Media and Mass Atrocity: the Rwanda Genocide and Beyond

Media and Mass Atrocity: the Rwanda Genocide and Beyond

Categories: CU75, General, Lectures and Seminars, Panel Discussions, Press Conferences / Announcements | Intended for

Saturday, December 02, 2017 - Sunday, December 03, 2017

8:30 AM - 5:30 PM | Add to calendar

Third floor conference Residence Commons

1125 Colonel By Dr, Ottawa, ON

Contact Information

Allan Thompson, 613799-1791, allan.thompson@carleton.ca

Cost

Free

About this Event

Host Organization: School of Journalism and Communication
More Information: Please click here for additional details.

Media and Mass Atrocity: the Rwanda Genocide and Beyond

Roundtable at Carleton University, Dec. 1-3, 2017

Carleton University's School of Journalism and Communication, in collaboration with the Centre for International Governance Innovation (CIGI) and the Montreal Institute for Genocide and Human Rights Studies (MIGS) at Concordia University, will host a major international roundtable - Media and Mass Atrocity: the Rwanda Genocide and Beyond - from Dec. 1-3, 2017, at Carleton. The event is being chaired by Prof. Allan Thompson, a journalism professor at Carleton. 

As the 25th anniversary of the 1994 Rwanda genocide approaches, there is still much to learn about the nexus between mass atrocity and the media, an issue laid bare by the Rwanda tragedy. The roundtable will bring together an international network of more than 25 experts for discussions around the question of media and mass atrocity. Those who are interested in attending the roundtable must register online in advance at the following site:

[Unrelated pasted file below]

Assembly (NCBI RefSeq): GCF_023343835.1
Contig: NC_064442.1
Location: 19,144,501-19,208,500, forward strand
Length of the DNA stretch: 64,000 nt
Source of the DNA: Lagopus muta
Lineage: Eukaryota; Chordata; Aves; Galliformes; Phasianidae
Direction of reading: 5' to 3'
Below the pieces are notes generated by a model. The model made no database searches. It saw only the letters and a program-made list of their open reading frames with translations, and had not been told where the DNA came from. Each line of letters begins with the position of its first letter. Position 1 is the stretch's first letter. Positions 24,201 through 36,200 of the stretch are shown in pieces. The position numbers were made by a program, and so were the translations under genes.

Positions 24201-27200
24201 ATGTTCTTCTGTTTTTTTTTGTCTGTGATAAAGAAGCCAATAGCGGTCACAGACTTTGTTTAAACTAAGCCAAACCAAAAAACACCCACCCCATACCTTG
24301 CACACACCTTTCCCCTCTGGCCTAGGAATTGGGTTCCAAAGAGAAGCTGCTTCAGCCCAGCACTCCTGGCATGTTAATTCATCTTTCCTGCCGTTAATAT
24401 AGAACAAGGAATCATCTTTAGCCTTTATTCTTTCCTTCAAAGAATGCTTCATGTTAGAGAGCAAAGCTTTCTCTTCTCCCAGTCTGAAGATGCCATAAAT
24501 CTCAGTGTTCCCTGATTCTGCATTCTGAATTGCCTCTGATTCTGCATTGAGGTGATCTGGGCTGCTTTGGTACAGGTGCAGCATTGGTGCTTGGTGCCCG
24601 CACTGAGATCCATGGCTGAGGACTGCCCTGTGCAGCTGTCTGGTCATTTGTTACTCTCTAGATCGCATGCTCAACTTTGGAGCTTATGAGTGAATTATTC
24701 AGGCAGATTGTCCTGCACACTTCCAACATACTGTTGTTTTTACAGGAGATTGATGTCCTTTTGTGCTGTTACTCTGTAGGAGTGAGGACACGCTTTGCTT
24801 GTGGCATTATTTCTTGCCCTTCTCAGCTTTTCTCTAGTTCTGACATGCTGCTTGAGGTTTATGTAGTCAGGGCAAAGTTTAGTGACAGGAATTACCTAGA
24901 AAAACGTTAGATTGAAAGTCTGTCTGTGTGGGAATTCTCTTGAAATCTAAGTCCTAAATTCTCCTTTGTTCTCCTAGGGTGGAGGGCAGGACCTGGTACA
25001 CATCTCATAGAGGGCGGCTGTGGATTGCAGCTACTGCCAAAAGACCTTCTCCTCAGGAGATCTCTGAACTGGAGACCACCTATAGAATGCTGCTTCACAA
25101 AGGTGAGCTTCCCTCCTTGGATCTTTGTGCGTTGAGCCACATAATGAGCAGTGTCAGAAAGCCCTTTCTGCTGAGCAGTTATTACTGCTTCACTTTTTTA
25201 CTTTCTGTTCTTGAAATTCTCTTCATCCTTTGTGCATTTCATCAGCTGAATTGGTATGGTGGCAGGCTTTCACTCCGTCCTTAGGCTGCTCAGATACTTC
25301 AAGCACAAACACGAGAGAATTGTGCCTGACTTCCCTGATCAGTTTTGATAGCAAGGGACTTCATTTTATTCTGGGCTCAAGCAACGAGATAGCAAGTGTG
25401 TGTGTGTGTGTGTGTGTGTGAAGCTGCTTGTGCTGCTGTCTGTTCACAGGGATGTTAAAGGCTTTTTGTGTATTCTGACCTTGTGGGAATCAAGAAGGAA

https://media-atrocity.eventbrite.ca

We also encourage you to follow along on the event's Facebook page:

https://www.facebook.com/MediaAndMassAtrocity/

Event details:
As more information about the Rwanda genocide becomes available and as the narrative of those events continues to evolve, we still have much to learn from the important case study of Rwanda about the role of media in stimulating and responding to mass atrocities. In particular, in an era of social media saturation, near-ubiquitous mobile device penetration, and dramatic shifts in traditional news media, it is more important than ever to examine the nexus between media and mass atrocity. Advances in information and communications technology have reshaped the media landscape, rendering mass atrocities in distant countries more immediate and harder to ignore. And yet, a cohesive international response to mass atrocities has been elusive. Social media tools can be used to inform and engage, but also - in an echo of hate radio in Rwanda - can also be used to demonize opponents and mobilize extremism. With enhanced and relatively inexpensive communications technologies, ordinary citizens around the globe can capture live footage of human rights abuses before journalists have the chance, making social media itself a global actor, affecting the responses of national governments and international organizations to threats against peace and security and human rights. And yet, despite the extended reach that technological advances have afforded traditional news media and social media, the media impact in mass atrocity events is still a complex subject. Specifically, we are left with many troubling questions, still unresolved despite the passage of time since Rwanda. What role do media play in alerting the international community to looming mass atrocity? Could more informed and comprehensive coverage of mass atrocities mitigate or even halt the killing by sparking an international outcry? How do we assess the impact of hate media reporting in a killing spree? What is the role of the media in trying to encourage amelioration of the conflict or post-conflict reconciliation? What do the lessons of Rwanda mean now, in an age of communications so dramatically influenced by social media? Media and Mass Atrocity: the Rwanda Genocide and Beyond, grapples with these very questions.